Today, MLA Ronna-Rae Leonard spoke about Community Benefits Agreements in the Legislature. You can watch the video here, or read the transcript below.
I’m eager to speak on the motion being put forward today by the member for Langley East, but I feel the need to begin by reinforcing two facts, not political machinations: (1) any company can bid on public contracts, and (2) any British Columbian can work on the projects that are put forward.
Now back to the motion. I’d like to draw attention, first, to the language used in it. I refer specifically to the use of the word “condemn.” That’s pretty strong language but ironic, given the lack of action on the part of the previous government to end discriminatory practices that have proliferated in the building trades. I’ll touch on a couple today.
I’ve had the opportunity over the past year to meet students both at the high school level and at post-secondary who are interested in and training in trade and technology — one female at the high school, less than a handful at the post-secondary institution. We heard earlier that women make up just 5 percent of apprentices in trade.
I couldn’t be prouder of these young women who are visibly strong and confident in becoming workers in what, at this time, is often an unwelcoming and hostile environment.
We were all invited to a women in trades and technology reception months ago to meet women from a number of trade unions who are on a mission for change. They introduced us to the real challenges that women face, both entering the sector and dealing with the discriminatory attitudes and behaviours on the job.
There’s an expression in the Bible about taking out the log in your own eye before you go looking for a speck in your brother’s eye. In the face of obvious, systemic discriminatory practices that have excluded women from participating — women, who make up nearly half of the paid workforce overall — I think the members opposite would do well to consider what they did or didn’t do in the 16 years that they had as government to end discriminatory practices in the trades. Today this government is not shying away from our responsibility to end gender discrimination.
When the Liberals began their 16 years as government, the first thing to go was the Ministry of Women’s Equality. The former ministry catalogued the positive results of a decade of attention to closing the income gap and opening up opportunities for women in new occupations. For more than a generation following, though, there was a glaring loss of focus on cultivating equity for half of B.C.’s workforce, and it shows with a widened income gap and a lack of progress in opening jobs for women.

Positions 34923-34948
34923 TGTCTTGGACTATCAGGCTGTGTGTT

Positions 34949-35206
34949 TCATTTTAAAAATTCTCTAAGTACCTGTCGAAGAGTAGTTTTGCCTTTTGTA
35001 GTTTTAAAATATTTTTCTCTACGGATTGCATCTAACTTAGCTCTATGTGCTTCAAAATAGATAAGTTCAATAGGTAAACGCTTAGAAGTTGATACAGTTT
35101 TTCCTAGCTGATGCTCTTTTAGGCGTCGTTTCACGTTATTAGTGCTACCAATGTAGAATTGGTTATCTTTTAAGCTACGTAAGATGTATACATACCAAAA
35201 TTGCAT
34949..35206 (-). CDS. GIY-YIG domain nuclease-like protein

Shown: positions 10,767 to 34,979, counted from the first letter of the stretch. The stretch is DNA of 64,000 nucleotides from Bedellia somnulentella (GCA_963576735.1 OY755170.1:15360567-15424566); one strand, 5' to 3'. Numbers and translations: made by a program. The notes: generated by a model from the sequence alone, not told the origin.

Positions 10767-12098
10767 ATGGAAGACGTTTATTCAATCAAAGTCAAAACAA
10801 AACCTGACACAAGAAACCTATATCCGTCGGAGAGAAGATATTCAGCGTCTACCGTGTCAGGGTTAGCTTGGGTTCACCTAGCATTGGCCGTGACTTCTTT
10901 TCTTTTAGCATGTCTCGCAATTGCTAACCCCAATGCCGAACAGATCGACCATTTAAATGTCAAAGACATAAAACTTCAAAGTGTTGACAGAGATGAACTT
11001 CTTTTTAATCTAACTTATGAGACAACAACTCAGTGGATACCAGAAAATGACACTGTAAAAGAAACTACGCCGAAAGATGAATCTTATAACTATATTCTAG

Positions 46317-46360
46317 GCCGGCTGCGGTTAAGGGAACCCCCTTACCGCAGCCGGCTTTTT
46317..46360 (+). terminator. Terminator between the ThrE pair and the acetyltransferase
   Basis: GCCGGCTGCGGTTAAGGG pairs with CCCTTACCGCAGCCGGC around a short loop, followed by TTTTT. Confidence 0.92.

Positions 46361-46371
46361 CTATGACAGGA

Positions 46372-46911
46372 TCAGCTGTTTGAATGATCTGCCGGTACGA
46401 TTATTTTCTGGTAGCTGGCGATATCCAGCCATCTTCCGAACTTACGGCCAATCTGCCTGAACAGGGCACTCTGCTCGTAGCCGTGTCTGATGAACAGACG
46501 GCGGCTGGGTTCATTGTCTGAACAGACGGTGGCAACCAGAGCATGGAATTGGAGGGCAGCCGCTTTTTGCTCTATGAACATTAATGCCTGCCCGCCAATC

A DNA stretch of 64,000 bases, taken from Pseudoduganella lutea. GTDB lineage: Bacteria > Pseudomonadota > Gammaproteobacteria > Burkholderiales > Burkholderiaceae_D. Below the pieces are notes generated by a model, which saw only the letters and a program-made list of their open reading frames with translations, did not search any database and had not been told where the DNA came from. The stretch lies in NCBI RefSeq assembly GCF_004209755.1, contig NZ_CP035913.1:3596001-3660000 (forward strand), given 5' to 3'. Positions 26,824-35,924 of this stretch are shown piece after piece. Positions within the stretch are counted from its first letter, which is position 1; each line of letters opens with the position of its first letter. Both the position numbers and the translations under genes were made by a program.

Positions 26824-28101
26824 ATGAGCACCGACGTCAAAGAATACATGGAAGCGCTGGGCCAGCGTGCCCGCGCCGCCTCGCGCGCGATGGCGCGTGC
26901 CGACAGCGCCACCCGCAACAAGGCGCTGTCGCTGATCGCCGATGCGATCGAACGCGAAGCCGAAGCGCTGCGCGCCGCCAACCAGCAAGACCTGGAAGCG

Paying attention is how change begins. In the trades, community benefits agreements create that change. Discriminatory practices, of course, extend beyond gender. Community benefits agreements, or CBAs, are a purposeful vehicle to prioritize hiring and training not only women but others who face discrimination in the trades, like persons with diverse abilities and Indigenous workers. The use of CBAs is how government works to halt the insidiousness of racism, misogyny and hate by active inclusion, rather than turning a blind eye.
It’s also worth talking about apprenticeships when addressing discriminatory hiring practices in construction. Under the previous government, it’s no secret that the apprenticeship system was left in tatters. They decimated staff levels at the provincial apprenticeship branch from 120 down to 12. They created apprenticeship programs and then eliminated nearly 40 percent of them, including a native residential construction worker program.
Training program requirements were reduced after being pressured by some shortsighted employers who didn’t want to shoulder the costs of training their own workforce, a workforce they would need to keep their companies alive and thriving.
All the cuts and shortchanging has produced a severe shortage of apprentices. I’ve been out in my community just in the last couple of weeks and have been meeting young workers who are desperate to find apprenticeships to work as sheet metal workers, as auto mechanics.
British Columbians, as workers, should not be discriminated against because former governments abandoned them. CBAs begin to redress the wrong of the previous government’s abandonment of apprenticeships, ensuring that when public funds are spent on public infrastructure, British Columbian workers will not be told: “You need not apply.”